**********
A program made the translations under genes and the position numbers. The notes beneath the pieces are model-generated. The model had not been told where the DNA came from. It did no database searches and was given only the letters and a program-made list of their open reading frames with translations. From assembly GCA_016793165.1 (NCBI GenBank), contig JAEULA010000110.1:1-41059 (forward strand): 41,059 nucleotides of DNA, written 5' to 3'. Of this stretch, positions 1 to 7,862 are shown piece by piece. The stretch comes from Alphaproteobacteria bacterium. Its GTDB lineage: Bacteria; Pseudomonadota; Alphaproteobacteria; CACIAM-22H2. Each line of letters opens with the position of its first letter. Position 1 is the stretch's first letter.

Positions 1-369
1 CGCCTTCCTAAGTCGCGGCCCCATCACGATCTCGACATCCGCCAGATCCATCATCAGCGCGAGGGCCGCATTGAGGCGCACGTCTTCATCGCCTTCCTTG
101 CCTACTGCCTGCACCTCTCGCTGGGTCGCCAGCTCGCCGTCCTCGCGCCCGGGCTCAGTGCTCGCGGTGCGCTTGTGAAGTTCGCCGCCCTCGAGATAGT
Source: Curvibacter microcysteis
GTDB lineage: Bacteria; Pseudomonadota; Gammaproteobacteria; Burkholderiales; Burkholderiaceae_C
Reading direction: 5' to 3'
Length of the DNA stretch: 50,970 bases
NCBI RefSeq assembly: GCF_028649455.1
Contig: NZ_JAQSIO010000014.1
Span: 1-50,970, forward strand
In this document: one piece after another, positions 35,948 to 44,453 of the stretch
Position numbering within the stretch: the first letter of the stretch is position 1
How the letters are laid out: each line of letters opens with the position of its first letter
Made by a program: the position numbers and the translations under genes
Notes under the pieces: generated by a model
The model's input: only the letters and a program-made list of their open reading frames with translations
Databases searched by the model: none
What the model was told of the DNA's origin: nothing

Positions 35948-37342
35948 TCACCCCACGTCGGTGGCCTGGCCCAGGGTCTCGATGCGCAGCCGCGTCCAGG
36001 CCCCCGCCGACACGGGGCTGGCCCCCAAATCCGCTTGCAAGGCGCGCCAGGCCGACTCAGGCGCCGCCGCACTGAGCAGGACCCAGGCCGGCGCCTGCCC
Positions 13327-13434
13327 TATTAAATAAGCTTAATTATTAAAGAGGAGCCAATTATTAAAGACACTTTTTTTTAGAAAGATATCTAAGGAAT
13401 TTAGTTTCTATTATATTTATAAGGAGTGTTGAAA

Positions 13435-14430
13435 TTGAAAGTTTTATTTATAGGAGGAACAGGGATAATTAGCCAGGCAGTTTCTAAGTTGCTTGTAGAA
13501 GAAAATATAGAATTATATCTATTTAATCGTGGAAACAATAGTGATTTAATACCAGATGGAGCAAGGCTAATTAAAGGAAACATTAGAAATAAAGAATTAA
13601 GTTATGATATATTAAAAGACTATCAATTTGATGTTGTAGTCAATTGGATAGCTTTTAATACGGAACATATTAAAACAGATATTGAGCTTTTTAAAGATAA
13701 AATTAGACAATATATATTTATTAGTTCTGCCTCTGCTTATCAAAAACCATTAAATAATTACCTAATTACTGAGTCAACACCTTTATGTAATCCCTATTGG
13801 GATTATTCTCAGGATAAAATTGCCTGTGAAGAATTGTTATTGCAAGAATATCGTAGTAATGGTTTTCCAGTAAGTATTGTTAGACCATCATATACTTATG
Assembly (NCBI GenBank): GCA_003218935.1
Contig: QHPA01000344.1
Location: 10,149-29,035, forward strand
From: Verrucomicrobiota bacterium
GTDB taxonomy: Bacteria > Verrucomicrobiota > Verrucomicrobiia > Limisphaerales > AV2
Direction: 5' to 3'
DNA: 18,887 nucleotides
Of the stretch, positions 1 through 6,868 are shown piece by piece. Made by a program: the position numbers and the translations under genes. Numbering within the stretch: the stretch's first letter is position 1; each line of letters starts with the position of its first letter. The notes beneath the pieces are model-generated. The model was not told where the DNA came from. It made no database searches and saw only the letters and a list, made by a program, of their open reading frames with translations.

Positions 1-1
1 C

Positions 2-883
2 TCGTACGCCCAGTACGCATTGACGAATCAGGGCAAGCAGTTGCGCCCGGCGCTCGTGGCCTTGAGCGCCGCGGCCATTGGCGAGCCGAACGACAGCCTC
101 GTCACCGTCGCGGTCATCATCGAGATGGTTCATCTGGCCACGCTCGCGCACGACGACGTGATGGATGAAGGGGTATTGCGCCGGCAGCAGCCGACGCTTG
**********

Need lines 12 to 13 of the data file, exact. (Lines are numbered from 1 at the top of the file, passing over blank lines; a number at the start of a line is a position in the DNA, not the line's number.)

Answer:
In this document: one piece after another, positions 35,948 to 44,453 of the stretch
Position numbering within the stretch: the first letter of the stretch is position 1